At the Bus Station in Bihać
Bihać bus station, 26 March 2022. Photo: Dagmar Nared
Bihać is the capital of the Una-Sana Canton, located in the north-west of Bosnia and Herzegovina. There are many people on the move in the city, trying to continue their journey towards the west, but due to strict border policies, they are often returned (cf. pushback) to the city or to camps in the surrounding area. They are moving not only towards the EU border, but away from it as well – towards Sarajevo, albeit not voluntarily, but due to circumstance.
Unlike the game, they travel to Sarajevo by bus from the station in Bihać, where they buy a ticket for 50 Bosnia and Herzegovina convertible marks. My interlocutors, two migrants from Pakistan and a group of five migrants from India, to whom I spoke in the car park behind the station, said that they had returned from the game the same day or the day before and were waiting for a bus to Sarajevo, where they would receive medical care, food and clothing. They will use this visit to gather strength for their return to the canton and a new opportunity to go on the game. They arrive in Sarajevo, traveling away from the EU border, without any problems, while the route back to Bihać, i.e., back towards the border, causes more problems. The direction of movement therefore plays an important role. But the border has many meanings, and they are changing. The borders of politico-economic entities are no longer at the outer boundaries of territories, but are, in a small way, scattered everywhere where the movement of information, people and things is happening and is controlled (Balibar 2002: 71).
The two migrants from Pakistan were waiting for the bus on the lawn next to the car park, sleeping in sleeping bags, with rubbish lying around them. They looked tired but welcomed me and my colleague very nicely. Only one spoke, saying that he had been forcibly returned the day before and was now waiting to be taken to Sarajevo. The migrants from India were in a good mood and accepted our invitation to talk, but they were not very talkative.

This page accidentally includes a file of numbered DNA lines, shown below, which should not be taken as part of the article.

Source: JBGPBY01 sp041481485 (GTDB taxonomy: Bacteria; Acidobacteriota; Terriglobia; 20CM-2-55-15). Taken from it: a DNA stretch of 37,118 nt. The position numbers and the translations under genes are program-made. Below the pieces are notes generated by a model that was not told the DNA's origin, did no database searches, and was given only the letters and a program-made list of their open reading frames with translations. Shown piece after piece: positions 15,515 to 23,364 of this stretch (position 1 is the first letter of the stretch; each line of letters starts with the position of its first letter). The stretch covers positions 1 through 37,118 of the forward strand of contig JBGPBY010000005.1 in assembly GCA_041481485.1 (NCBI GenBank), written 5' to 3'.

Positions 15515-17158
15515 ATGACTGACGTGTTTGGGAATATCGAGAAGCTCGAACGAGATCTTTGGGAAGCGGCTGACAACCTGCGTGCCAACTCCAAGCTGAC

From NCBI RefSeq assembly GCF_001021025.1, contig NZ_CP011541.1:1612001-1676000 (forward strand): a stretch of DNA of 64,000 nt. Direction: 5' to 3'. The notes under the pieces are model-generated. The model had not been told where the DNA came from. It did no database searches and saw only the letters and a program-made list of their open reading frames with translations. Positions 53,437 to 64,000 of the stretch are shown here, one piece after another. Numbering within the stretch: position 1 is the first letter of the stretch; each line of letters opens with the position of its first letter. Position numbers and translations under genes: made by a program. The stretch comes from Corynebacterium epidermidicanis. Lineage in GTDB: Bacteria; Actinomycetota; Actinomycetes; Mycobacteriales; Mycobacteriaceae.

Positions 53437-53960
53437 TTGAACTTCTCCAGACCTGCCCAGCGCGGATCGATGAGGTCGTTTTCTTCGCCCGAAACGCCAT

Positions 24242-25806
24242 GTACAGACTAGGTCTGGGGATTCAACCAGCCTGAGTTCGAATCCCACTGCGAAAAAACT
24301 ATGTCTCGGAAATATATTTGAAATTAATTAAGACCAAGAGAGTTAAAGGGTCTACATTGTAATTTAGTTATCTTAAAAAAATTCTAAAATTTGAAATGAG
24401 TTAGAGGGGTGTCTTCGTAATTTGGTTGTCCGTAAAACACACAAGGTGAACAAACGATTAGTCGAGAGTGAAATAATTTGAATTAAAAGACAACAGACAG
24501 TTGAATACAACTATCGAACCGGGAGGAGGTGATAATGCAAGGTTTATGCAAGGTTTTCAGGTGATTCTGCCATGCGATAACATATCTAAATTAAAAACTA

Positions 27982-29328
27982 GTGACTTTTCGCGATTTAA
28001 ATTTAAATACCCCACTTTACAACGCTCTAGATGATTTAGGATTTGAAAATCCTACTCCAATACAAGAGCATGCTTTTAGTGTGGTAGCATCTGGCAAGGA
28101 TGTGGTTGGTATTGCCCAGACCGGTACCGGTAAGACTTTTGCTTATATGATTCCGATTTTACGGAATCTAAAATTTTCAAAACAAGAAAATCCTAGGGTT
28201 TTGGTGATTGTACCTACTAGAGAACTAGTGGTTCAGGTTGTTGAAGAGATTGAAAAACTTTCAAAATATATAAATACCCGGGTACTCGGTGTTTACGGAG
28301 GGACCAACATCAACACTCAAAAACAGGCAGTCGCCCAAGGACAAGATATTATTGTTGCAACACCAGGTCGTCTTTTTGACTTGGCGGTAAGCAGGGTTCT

According to a person who helps people on the move in solidarity, migrants can buy a ticket to Bihać in Sarajevo for the same price, but they are not told that migrants are forbidden to use public transport in the Una-Sana canton. On 19 August 2020, the authorities of the canton of Una-Sana adopted a decision banning the entry and transport of migrants to this territory. This is more a ban on types of transport from other parts of Bosnia and Herzegovina rather than within the canton itself. During the COVID-19 pandemic, the authorities imposed certain restrictions, most of which were justified, but at the same time the situation was also used as an excuse to further restrict people on the move (Mlinarević and Ahmetašević 2022: 11). Nevertheless, it is hard to ignore the question: how can you take money from someone and sell them a ticket, knowing that they are unlikely to reach their destination? It is also striking that this ban is still in force today, even though the various restrictions due to the pandemic are no longer perceptible in the city, and that the police turn a blind eye to the deal and do not criminalise this type of 'assistance.' Also, as journalist Selma Boračić-Mršo writes, the implemented measures raise the question of the consistency of the decrees themselves with the legislation of Bosnia and Herzegovina. In 2018, she notes, two police checks were carried out at two entrances to the Una-Sana canton. One was set up in Ključ, a municipality in the north-west of the country, and the other in Bosanska Otoka, a town 22 km from Bihać. These police officers refuse and prevent migrants from entering the canton on a daily basis.